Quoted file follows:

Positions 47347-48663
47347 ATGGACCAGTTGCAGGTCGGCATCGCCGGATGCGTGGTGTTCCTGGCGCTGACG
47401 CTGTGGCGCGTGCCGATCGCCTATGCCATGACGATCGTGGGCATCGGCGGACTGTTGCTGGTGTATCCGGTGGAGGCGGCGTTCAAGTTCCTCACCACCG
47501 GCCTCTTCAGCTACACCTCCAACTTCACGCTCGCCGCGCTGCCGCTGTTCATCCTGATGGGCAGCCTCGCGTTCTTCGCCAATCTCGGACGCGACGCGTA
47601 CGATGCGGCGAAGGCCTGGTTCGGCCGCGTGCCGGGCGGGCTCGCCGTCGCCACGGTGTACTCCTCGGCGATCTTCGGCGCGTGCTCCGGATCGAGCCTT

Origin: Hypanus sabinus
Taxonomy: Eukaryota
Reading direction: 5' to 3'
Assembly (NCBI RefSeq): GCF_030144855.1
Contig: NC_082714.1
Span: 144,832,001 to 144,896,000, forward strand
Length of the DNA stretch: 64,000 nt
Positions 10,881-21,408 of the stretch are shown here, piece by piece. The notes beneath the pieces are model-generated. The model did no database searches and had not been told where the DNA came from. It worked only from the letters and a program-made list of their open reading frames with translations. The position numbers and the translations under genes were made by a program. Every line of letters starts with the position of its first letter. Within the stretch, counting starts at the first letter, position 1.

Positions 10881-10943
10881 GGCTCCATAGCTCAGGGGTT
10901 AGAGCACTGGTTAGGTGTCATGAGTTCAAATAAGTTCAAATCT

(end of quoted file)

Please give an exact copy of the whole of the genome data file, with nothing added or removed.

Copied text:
Positions 47347-48663
47347 ATGGACCAGTTGCAGGTCGGCATCGCCGGATGCGTGGTGTTCCTGGCGCTGACG
47401 CTGTGGCGCGTGCCGATCGCCTATGCCATGACGATCGTGGGCATCGGCGGACTGTTGCTGGTGTATCCGGTGGAGGCGGCGTTCAAGTTCCTCACCACCG
47501 GCCTCTTCAGCTACACCTCCAACTTCACGCTCGCCGCGCTGCCGCTGTTCATCCTGATGGGCAGCCTCGCGTTCTTCGCCAATCTCGGACGCGACGCGTA
47601 CGATGCGGCGAAGGCCTGGTTCGGCCGCGTGCCGGGCGGGCTCGCCGTCGCCACGGTGTACTCCTCGGCGATCTTCGGCGCGTGCTCCGGATCGAGCCTT

Origin: Hypanus sabinus
Taxonomy: Eukaryota
Reading direction: 5' to 3'
Assembly (NCBI RefSeq): GCF_030144855.1
Contig: NC_082714.1
Span: 144,832,001 to 144,896,000, forward strand
Length of the DNA stretch: 64,000 nt
Positions 10,881-21,408 of the stretch are shown here, piece by piece. The notes beneath the pieces are model-generated. The model did no database searches and had not been told where the DNA came from. It worked only from the letters and a program-made list of their open reading frames with translations. The position numbers and the translations under genes were made by a program. Every line of letters starts with the position of its first letter. Within the stretch, counting starts at the first letter, position 1.

Positions 10881-10943
10881 GGCTCCATAGCTCAGGGGTT
10901 AGAGCACTGGTTAGGTGTCATGAGTTCAAATAAGTTCAAATCT